It was apparent at an early stage that a number of trees within the garden were dead. A large weeping elm was the saddest of these, no doubt a victim of Dutch Elm Disease. We did however find a Wych Elm on the site that is still thriving. There were several dead holly trees, all of which had loss of bark for some three feet or so at the base of the trunk and canker had apparently set in. Our impression was that the bark had been eaten by the encroaching sheep. Following a visit from the Calderdale aboricultural officer, we made arrangements for the dead trees to be removed.
Whilst clearing the ground beneath the beech hedge we found the occasional stump of an iron post. When we investigated these we found numerous rusting iron fence panels buried deep in the soil. The iron stumps were the remains of the fence posts, and most went down some two feet or more. We dug them all out, and had them collected by a scrap metal dealer.
At last the first Autumn arrived; the time we had been waiting for when the first serious planting could begin. We started the planting of the English bluebell and the native wild daffodil. As the work progressed year by year we planted several more batches of these.
In 1996 we asked a garden designer, Paul Green from Askham Bryan College, near York, to draw up plans for the re shaping of the whole plot. We realised that many parts of the garden had simply gone too far and would need to be completely cleared. One area of woodland, adjacent to the main road was typical, being choked with brambles, alongside dead and fallen trees. Under Paul Green’s guidance 90% of this area was cleared and converted into a Japanese Garden, complete with a replica tea-house.
A garden store, with kitchen and toilet facilities, was completed with stones dug almost entirely from the garden itself. This gave us our first secure on-site building.
The more work we did on the garden the more we decided we would like to re-build a house on the site. It was very difficult living off site and having to make special trips to do any work here.
The garden is in both the green belt, and a conservation area. Planning officers for Calderdale were totally opposed to a new house being built. However, we had considerable support from people in the village, and our local councillor. In addition, we had a letter of support from the Campaign to Protect Rural England! We eventually obtained planning consent for a new Warley House at the end of 2004 - getting through the planning committee by a single vote. Building started the following Spring, and we moved in at the end of March 2006.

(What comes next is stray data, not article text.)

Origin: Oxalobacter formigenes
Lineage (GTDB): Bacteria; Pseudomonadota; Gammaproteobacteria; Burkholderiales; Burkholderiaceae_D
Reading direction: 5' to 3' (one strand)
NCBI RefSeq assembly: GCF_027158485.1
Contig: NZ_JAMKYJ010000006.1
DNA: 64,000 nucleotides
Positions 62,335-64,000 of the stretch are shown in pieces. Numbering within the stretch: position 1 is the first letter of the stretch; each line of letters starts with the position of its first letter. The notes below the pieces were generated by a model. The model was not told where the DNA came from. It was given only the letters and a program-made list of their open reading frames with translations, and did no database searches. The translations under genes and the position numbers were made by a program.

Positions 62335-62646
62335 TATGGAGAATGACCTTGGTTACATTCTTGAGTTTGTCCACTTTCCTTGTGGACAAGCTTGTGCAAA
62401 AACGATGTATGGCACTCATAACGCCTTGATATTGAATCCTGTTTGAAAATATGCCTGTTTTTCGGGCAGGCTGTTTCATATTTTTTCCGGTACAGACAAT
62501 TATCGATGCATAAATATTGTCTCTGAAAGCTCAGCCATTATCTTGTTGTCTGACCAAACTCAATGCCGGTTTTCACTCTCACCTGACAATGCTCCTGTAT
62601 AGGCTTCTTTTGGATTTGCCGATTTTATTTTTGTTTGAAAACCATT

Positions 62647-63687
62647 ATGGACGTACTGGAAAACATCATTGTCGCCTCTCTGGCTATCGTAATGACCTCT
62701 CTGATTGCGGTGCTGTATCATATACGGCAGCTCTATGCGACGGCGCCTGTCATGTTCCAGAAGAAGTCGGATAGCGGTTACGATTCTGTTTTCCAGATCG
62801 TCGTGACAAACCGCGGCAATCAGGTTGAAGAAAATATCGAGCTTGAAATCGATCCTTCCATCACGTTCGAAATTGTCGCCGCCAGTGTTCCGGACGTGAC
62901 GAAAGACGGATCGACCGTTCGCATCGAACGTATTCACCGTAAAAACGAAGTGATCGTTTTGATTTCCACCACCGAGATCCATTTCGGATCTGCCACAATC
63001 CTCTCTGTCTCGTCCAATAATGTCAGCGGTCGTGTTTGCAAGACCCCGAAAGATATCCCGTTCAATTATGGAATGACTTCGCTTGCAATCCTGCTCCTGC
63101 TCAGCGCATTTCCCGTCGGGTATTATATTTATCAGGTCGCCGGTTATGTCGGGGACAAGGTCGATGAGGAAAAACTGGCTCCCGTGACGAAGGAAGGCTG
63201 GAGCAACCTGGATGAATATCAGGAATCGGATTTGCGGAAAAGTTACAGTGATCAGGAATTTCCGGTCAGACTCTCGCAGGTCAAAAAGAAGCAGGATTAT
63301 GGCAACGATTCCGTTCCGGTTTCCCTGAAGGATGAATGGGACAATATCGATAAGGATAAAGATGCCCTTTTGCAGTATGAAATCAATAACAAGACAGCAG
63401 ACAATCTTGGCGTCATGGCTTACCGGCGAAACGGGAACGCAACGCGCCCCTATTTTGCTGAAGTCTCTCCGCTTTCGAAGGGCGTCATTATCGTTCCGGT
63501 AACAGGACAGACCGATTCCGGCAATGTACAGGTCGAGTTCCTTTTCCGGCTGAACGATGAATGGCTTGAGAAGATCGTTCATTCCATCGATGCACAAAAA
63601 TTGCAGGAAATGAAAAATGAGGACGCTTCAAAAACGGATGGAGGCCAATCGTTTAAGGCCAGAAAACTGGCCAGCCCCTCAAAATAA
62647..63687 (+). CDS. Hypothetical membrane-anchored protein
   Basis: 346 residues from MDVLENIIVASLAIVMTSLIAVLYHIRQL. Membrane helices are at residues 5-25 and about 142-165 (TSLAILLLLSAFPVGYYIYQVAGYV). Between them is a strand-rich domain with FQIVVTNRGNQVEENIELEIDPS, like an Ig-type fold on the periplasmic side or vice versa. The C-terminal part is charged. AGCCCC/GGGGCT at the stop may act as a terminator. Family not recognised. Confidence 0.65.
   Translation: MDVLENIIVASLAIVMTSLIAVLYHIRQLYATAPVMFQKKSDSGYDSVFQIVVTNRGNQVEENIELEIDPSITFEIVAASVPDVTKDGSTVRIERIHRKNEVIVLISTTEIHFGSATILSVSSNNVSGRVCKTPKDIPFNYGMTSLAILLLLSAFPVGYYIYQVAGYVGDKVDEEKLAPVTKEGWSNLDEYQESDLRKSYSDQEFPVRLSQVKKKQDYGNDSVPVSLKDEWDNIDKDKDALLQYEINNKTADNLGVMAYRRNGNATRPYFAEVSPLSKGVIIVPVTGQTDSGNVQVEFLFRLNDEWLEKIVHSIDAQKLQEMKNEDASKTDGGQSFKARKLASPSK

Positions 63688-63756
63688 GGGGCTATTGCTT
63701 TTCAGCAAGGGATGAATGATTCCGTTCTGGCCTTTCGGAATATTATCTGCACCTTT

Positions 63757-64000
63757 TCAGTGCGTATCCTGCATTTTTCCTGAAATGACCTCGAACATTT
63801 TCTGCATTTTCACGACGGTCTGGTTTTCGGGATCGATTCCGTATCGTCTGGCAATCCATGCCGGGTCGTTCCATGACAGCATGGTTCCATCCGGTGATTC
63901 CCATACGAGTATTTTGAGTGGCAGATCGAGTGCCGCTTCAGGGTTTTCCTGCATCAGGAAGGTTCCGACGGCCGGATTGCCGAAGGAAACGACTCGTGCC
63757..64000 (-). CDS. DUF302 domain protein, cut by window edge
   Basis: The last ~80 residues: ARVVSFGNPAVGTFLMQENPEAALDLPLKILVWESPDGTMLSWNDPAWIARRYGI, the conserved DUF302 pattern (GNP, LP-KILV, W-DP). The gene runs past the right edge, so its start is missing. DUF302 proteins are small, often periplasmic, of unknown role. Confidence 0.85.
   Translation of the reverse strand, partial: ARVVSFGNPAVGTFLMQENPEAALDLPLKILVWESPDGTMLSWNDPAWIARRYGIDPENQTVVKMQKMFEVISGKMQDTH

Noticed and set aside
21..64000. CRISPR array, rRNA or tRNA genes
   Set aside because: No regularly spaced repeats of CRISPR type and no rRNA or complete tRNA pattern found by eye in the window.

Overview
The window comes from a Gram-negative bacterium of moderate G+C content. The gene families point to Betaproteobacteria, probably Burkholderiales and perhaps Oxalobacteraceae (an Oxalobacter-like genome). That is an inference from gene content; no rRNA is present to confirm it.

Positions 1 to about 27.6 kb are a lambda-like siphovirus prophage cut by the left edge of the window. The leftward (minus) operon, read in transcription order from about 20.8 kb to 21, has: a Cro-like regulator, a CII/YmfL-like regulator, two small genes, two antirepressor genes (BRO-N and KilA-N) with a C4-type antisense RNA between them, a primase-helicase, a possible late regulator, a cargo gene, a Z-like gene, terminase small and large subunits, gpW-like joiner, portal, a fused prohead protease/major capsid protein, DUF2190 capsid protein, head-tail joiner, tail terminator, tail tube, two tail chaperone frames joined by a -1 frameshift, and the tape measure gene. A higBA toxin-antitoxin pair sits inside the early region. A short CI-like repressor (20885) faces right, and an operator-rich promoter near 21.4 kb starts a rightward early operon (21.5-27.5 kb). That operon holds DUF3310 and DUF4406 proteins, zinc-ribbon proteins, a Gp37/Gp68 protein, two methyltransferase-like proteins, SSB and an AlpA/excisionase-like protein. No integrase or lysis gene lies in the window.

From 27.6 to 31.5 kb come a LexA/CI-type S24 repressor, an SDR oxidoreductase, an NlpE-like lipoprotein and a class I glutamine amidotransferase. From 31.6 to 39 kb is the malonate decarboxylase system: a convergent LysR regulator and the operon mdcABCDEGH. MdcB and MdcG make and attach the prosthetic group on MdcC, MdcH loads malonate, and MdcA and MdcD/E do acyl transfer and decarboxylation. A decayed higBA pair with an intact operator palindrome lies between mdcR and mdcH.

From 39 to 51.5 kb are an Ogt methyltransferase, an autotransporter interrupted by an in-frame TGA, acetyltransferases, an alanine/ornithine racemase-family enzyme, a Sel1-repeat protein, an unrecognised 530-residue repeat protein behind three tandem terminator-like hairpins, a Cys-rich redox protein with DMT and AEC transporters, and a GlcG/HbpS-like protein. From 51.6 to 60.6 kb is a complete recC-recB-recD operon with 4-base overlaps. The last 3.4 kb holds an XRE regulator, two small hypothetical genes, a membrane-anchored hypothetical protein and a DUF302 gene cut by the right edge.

We no longer do all the garden work ourselves, but employ a couple of part time gardeners. Other excellent local contractors, Paul Daber, (now retired), and Darren Hodges, do a lot of the additional heavy work.
During the development of the garden we had accrued a lot of rubbish. Much was taken away, but one particular pile was very large. On the advice of a garden designer it was simply covered in a layer of topsoil and turned into a planted area. Some cattle wandered in one day from the adjacent field, (the wire fences were inadequate, and the new walls had not yet been built!), and stood like statues on this area, which we now call “Cow Hill”. Perhaps not surprisingly the plants did not do well, and in January 2012 we tackled the area properly. Some nine large skips full of soil and rubbish were taken away, and the same quantity of fresh topsoil brought in. The work was done by Darren, and the result is now one of our finest plant zones.
The garden is open on an ad hoc basis several times each year, but we aim to get it looking it’s best for National Garden Scheme open days. Special interest groups may ask to visit us at times, and we do our best to oblige. The gardens are also a good backdrop for wedding photographs.
The garden is of course visited by the local wild life. We enjoy large numbers of song-birds. The local fox may visit. Badgers may occasionally wander into our garden. Rabbits were common at one time but are now noticeably absent. Deer have turned up on cold winter days.
We have some large compost heaps in the garden. These are in varying states of decomposition. The resultant compost is superb and we spread this in the spring.
One of the nicest things in the world is just to sit back and relax in the garden, taking in the surroundings. If you are able to visit then we hope you will feel the same.
Catherine and Paul Hinton